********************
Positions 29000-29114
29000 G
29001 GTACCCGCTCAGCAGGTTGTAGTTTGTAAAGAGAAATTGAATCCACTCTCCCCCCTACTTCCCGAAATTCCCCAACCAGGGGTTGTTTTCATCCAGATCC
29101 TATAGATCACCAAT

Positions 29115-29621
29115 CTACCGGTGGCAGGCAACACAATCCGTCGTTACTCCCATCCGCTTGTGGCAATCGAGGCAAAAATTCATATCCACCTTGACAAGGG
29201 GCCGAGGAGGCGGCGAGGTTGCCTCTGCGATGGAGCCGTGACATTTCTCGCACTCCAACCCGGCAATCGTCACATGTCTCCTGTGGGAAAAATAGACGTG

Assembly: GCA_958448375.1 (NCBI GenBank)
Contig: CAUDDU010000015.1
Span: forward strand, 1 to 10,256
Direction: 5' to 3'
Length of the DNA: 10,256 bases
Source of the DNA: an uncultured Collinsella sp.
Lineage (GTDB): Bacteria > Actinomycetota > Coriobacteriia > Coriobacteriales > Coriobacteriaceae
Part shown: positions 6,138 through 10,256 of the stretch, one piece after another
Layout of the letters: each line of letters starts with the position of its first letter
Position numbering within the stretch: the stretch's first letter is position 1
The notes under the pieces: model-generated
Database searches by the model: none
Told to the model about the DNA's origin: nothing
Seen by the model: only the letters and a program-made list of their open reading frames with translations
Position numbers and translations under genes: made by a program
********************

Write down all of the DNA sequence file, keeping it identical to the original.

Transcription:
Positions 29000-29114
29000 G
29001 GTACCCGCTCAGCAGGTTGTAGTTTGTAAAGAGAAATTGAATCCACTCTCCCCCCTACTTCCCGAAATTCCCCAACCAGGGGTTGTTTTCATCCAGATCC
29101 TATAGATCACCAAT

Positions 29115-29621
29115 CTACCGGTGGCAGGCAACACAATCCGTCGTTACTCCCATCCGCTTGTGGCAATCGAGGCAAAAATTCATATCCACCTTGACAAGGG
29201 GCCGAGGAGGCGGCGAGGTTGCCTCTGCGATGGAGCCGTGACATTTCTCGCACTCCAACCCGGCAATCGTCACATGTCTCCTGTGGGAAAAATAGACGTG

Assembly: GCA_958448375.1 (NCBI GenBank)
Contig: CAUDDU010000015.1
Span: forward strand, 1 to 10,256
Direction: 5' to 3'
Length of the DNA: 10,256 bases
Source of the DNA: an uncultured Collinsella sp.
Lineage (GTDB): Bacteria > Actinomycetota > Coriobacteriia > Coriobacteriales > Coriobacteriaceae
Part shown: positions 6,138 through 10,256 of the stretch, one piece after another
Layout of the letters: each line of letters starts with the position of its first letter
Position numbering within the stretch: the stretch's first letter is position 1
The notes under the pieces: model-generated
Database searches by the model: none
Told to the model about the DNA's origin: nothing
Seen by the model: only the letters and a program-made list of their open reading frames with translations
Position numbers and translations under genes: made by a program